Bangladesh has received remittance of more than US $18 billion in 2019, according to central bank, where the lions share were of temporary Bangladeshi migrant workers. The Bangladeshi migrants work in more than 173 countries worldwide. This remittance has become a critical means of financial support for generations, which worth much comparing with the Foreign Direct Investment (FDI) and income from Readymade Garments (RGM).Though the importance of remittances to poverty alleviation is obvious, yet the potential multiplier effect on economic growth and business investment has to address.
To recognize the financial contribution of migrants and labeling the importance of remittance for migrants’ families, the United Nations (UN) adopted 16 June as the International Day of Family Remittances (IDFR) in 2016. Since then, for recognizing the contribution of migrant workers to their family and for sustainable development of their countries of origin, it became an imperative liability for government of recipient countries to observe and celebrate this universal day.
The expatriate ministry has outlined several actions for promoting institutional remittance transfer and best use of remittances in its Expatriate Welfare policy 2016, though there are some loopholes to address the true needs of migrants and families. However, execution of some activities in consistence with Sustainable Development Goals (SDGs), and others government strategies and engaging relevant remittance market actors could be a best way to acknowledge these remittance hero as well as advancement towards developing state. Hence, in this article, we will discuss on some points and issues where government, private sectors and NGOs have the scope to work on.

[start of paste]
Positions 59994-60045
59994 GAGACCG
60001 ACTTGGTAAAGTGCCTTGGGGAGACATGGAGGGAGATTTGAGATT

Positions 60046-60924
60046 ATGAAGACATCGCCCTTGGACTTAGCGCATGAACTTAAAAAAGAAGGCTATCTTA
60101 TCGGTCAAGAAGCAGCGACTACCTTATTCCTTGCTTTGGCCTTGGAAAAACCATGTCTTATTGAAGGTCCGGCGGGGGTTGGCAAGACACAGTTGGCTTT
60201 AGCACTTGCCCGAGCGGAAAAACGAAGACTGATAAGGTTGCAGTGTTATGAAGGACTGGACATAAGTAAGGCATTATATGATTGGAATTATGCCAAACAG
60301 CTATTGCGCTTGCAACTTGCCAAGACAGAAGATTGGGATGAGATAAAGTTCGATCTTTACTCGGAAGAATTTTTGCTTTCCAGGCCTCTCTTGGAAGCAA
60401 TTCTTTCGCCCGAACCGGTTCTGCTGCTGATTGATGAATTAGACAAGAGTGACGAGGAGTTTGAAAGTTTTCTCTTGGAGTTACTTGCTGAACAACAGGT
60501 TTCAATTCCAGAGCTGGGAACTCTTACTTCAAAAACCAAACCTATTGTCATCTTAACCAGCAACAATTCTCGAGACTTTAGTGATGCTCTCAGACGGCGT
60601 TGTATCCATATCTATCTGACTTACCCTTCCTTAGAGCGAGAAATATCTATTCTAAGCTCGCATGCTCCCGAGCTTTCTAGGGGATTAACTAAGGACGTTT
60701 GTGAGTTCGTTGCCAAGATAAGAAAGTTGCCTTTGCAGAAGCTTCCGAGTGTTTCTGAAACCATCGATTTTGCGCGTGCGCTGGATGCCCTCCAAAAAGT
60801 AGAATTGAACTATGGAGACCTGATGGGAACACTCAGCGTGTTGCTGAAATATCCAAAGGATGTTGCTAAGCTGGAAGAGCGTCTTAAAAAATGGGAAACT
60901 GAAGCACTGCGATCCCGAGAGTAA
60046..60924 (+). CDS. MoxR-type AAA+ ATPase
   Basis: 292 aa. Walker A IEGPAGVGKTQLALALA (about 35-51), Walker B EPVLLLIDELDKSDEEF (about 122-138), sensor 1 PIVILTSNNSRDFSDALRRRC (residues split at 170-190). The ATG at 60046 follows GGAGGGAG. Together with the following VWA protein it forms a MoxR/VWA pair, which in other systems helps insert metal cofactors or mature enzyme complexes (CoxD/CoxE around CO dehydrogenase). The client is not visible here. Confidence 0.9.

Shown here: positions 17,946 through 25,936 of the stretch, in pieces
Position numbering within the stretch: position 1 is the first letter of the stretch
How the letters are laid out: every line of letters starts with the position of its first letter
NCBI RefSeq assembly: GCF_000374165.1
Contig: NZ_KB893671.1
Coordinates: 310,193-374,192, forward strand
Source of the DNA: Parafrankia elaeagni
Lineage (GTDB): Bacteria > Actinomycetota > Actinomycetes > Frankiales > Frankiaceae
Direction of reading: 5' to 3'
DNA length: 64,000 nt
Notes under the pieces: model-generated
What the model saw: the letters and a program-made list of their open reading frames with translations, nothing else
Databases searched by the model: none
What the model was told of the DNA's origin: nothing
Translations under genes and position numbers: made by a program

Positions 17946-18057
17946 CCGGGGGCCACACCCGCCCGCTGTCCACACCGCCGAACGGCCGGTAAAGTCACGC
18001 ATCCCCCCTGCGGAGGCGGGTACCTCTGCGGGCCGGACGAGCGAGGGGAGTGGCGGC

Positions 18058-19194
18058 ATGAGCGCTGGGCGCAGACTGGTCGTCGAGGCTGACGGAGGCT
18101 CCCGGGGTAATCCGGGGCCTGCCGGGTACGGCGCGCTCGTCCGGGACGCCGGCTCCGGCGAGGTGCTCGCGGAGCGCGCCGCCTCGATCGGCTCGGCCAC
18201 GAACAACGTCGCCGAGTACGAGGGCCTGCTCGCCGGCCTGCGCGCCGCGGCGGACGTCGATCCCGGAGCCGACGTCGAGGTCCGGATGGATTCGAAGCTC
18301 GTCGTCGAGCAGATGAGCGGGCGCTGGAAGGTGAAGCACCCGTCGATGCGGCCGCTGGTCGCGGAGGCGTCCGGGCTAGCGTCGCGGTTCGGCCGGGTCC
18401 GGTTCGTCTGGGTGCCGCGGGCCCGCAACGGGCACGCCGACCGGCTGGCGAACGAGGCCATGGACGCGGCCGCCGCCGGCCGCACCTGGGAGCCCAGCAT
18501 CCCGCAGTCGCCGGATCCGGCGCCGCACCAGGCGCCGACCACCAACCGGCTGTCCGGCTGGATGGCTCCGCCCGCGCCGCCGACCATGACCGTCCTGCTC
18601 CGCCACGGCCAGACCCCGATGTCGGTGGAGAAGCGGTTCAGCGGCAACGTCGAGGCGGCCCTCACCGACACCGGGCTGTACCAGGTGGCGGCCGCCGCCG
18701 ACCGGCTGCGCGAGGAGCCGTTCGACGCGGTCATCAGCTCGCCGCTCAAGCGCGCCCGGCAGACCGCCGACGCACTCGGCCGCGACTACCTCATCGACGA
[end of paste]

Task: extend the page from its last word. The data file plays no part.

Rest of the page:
To ensure financial inclusion for stimulating the uptake of financial services by migrant workers and their families, promotion of financial education is an essence. Extensive education campaign at grassroots level could be a viable strategic action to reach majority. The campaign entailing government institutions, local government, school teachers, representatives from banks, mobile money transfer agents (bKash, Ucash, Nagod, & Rocket etc.), microfinance institutes, to execute programs like: Income management training for migrants at TTC, training on remittance transfer, management investment principles under Pre-departure Training (PDT) or orientation, Education on basic savings principles for students (migrant children), capacity building of local government to recognizing migrants contribution for community development etc. are essentials.
Following that the mood of remittance transfer in legal channel comes on priority basis. Therefore, to make the remittance transfer service faster accessing innovative digital technology, it requires to extend the service areas and markets of Banks or Remittance Service Providers-RSP, mobile money transfer operators, post offices, and microfinance institutions to cover maximum number of beneficiaries.
However, for encouraging the use of international money transfer platforms and reduce informal transactions, it could announce a day or week to transfer remittances for free. Besides, mobile money transfer operators, government could scale up the digital financial transaction services of other bodies like: microfinance institutes, post offices, merchants of Remittance Service Providers- RSP etc. through empower them with suitable tools and information. Regarding this, it could follow the example of Italian Postal department and its unit called Banco Posta that provides financial services, including savings, prepaid cards, exchange brokerage services, investment services, insurance, remittance transfer and various payment services.